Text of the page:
I remember feeling fascinated at University, whilst training to be a Speech and Language Therapist. How we humans have an innate urge and ability to communicate. Years were spent delving in minute detail into everything that can go wrong as we learn to communicate or everything that we can lose should we develop an acquired condition (Stroke, Progressive conditions, cancer etc…). I use the term ‘Communication’ as this is in what we as Speech and Language Therapists are expert (that and swallowing conditions). There is a common misconception that we just ‘teach someone to talk proper’! It is only when you or your family needs us, do people see what it means to struggle in some way to communicate or to eat and drink. Communication is so much more than just speech. Communication is understanding, expression, social, emotive and psychological. As a newly qualified therapist, I would thrive from the investigative process, the assessment - what had gone wrong and how could I fix it. Months would be spent seeing both adults and children, increasing vocabulary, correcting sounds, teaching strategies. I’d be proud of my little thank you cards - telling me how much I had helped someone. Some clients did really well, others made very few changes and some just seemed to disappear after a time.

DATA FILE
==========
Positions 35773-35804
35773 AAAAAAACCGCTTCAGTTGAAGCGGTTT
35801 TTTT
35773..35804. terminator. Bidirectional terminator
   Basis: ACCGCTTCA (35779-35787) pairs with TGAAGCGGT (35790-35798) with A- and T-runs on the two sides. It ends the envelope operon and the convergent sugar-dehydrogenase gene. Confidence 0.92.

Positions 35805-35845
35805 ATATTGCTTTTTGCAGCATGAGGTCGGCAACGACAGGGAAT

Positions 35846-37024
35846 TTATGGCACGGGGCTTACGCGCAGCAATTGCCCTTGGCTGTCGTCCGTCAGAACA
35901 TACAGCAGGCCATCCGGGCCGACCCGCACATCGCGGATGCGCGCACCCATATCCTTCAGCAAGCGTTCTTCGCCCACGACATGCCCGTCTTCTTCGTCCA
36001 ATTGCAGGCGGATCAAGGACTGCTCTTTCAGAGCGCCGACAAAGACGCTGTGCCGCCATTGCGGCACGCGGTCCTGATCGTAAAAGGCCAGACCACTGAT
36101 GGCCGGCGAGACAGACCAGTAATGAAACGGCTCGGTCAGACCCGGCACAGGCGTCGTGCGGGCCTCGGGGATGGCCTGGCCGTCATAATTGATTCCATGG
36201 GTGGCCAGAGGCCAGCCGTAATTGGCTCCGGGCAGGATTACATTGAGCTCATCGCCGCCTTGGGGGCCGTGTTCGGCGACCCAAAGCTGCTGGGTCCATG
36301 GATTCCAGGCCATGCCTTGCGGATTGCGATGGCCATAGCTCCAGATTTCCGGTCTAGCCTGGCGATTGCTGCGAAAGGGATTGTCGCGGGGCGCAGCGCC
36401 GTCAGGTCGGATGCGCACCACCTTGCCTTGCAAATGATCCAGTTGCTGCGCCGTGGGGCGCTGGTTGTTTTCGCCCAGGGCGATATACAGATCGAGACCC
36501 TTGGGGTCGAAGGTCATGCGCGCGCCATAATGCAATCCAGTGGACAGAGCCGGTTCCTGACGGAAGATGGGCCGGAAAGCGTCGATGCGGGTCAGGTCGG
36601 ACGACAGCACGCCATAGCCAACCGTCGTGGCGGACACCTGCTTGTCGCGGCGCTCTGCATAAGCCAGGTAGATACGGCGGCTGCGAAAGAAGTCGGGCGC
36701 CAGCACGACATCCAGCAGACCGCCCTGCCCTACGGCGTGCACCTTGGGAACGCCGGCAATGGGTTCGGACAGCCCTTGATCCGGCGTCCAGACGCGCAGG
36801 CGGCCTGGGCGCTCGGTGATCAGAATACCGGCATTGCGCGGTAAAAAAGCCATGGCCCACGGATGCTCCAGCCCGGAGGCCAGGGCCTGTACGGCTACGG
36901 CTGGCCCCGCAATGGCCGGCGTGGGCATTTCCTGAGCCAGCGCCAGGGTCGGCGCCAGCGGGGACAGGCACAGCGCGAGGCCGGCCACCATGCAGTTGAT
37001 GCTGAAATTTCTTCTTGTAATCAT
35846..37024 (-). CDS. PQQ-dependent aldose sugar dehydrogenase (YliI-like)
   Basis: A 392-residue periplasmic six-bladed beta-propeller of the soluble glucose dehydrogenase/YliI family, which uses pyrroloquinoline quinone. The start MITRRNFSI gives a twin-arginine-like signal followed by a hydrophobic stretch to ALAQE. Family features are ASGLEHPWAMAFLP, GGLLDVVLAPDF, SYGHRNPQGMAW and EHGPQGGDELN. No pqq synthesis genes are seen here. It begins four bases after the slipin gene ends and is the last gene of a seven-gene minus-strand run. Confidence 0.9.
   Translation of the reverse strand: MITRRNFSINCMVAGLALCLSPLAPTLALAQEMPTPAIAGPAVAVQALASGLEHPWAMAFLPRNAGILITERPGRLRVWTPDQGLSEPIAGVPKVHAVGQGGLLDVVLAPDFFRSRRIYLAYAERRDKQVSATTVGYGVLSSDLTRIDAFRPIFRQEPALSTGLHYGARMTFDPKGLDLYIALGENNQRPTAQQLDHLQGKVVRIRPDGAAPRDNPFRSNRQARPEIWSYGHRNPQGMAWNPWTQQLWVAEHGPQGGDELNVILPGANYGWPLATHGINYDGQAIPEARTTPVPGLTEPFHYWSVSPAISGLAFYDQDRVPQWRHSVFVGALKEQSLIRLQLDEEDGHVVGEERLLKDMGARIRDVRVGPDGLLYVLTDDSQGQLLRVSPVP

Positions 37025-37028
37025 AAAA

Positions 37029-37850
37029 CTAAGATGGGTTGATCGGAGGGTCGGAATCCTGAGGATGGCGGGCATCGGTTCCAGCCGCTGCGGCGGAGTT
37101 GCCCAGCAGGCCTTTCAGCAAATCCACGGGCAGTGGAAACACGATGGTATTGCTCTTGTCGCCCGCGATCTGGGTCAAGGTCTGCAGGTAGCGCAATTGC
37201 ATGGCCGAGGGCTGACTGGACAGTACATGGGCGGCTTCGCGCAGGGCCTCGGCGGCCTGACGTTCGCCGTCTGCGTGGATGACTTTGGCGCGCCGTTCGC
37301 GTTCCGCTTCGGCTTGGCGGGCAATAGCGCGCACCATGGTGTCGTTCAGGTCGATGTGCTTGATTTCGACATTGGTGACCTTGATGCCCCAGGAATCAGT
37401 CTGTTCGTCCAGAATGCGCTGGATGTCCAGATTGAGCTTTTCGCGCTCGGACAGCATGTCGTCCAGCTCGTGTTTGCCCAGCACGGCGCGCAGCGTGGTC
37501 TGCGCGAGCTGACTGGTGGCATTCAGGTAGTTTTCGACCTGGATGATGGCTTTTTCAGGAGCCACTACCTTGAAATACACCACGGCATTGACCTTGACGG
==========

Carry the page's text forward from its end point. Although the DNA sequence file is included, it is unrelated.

Then in 2006 Solution Focus appeared in my life - I was hooked, but did it fit with S&L therapy? Could I do both? Over the following decade I would start to knit Solution Focus and S&L together. I didn’t realise back then when I suggested my best hopes, what difference it would make to me as an S&L therapist - or perhaps I did- if someone had asked me the question?
So why do Solution Focus and S&L Therapy fit together and what difference has it made to my practice as a S&L Therapist?
Both Solution Focus and S< look for exceptions.